|PENEV, L. - BULGARIAN ACADEMY OF SCIENCES|
|SHARKEY, M. - UNIVERSITY OF KENTUCKY|
|ERWIN, T. - SMITHSONIAN INSTITUTE|
|VAN NOORT, S. - IZIKO MUSEUMS OF CAPE TOWN|
|SELTMANN, K. - NORTH CAROLINA STATE UNIVERSITY|
|JOHNSON, N. - THE OHIO STATE UNIVERSITY|
|TAYLOR, MATT - UNIVERSITY OF QUEENSLAND|
|THOMPSON, F. CHRISTIAN - SMITHSONIAN INSTITUTE|
|DALLWITZ, MICHAEL - DESCRIPTION LANGUAGE FOR TAXONOMY (DELTA)|
Submitted to: ZooKeys
Publication Type: Peer Reviewed Journal
Publication Acceptance Date: 9/25/2009
Publication Date: 9/26/2009
Citation: Penev, L., Sharkey, M.J., Erwin, T., Van Noort, S., Buffington, M.L., Seltmann, K., Johnson, N., Taylor, M., Thompson, F., Dallwitz, M.J. 2009. Data publication and dissemination of interactive keys under the open access model. ZooKeys. 21:1-17.
Interpretive Summary: Zoological keys are some of the most important tools for the identification of plant and animal species on the planet. Traditional keys in printed journals are often technologically limited, and hence, their usefulness is likewise limited. Modern methods of photography, coupled with digital dissemination of data, either via the world wide web or cd-rom, are tools that can help change how keys are made and shared with other researchers. This paper suggests how such modern keys can be made and standardized across all groups of plants and animals. Other researchers, ecologists and extension agents will greatly benefit from modern, standardized keys.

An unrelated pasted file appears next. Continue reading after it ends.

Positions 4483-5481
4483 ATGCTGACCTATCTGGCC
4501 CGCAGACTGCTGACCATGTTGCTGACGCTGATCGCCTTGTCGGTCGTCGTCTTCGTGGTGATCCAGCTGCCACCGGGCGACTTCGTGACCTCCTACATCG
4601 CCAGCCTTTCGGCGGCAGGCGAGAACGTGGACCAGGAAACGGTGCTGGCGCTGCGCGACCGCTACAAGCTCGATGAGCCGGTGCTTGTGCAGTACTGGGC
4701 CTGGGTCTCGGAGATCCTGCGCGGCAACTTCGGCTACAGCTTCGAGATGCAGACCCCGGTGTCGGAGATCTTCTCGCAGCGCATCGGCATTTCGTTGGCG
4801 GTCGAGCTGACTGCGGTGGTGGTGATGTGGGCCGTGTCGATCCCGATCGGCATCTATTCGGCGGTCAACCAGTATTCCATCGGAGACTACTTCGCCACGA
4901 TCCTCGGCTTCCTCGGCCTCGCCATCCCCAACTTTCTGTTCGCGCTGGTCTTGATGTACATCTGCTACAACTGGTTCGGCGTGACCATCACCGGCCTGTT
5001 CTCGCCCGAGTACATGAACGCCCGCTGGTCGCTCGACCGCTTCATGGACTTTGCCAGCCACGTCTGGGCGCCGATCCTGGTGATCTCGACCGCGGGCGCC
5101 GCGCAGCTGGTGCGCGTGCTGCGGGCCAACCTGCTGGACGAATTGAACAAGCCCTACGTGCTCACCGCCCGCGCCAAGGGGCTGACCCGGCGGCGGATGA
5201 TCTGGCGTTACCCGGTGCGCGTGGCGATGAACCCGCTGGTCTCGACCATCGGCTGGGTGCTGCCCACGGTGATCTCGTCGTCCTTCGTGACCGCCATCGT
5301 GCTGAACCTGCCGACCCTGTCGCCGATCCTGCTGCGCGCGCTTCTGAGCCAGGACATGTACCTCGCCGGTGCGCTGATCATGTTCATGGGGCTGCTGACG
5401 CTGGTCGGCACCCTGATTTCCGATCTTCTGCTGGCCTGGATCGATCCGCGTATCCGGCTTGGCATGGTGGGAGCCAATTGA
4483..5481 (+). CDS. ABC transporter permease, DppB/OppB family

Technical Abstract: The concepts of publication, citation and dissemination of interactive keys and other online keys are discussed and illustrated by a sample paper published in the present issue (doi: 10.3897/zookeys.21.271). The present model is based on previous experience with several existing examples of publishing online keys. However, this model also suggests ways to publish, cite, preserve, disseminate and reuse the original data files to the benefit of the authors, future workers, and society in general. To be regarded as a “formal scientific publication,” an online key should satisfy the same criteria of peer review, registration, persistence, bibliographic description, etc., as conventional publications. Keys can be published in a form of either “static” or “dynamic” publications. We define a “static” publication as a discrete unit of information preserved in a persistent and unchangeable way on the publisher’s Web site and/or on paper and consequently in conventional/electronic libraries and archives. This contrasts with the nature of the Internet, which allows and tends to encourage updating and improvement on a continuing basis. We call “dynamic” a publication of an interactive key on a Web site where its contents can be continuously updated. “Dynamic” publications meet some of the criteria of a “formal scientific publication” (identification, citation and location), while they lack other important features of it (persistence, archiving, indexing, science metric and citation metric services). Dynamic Web-based interactive keys may benefit from publishing the first version of their underlying datasets in a form of “formal scientific publication”. We define here the minimum set of data files to be published for several different platforms (Intkey, Lucid2, Lucid3, MX) to ensure both (1) priority, identification, location and citation of the firstly published work and (2) future use and re-use of the keys.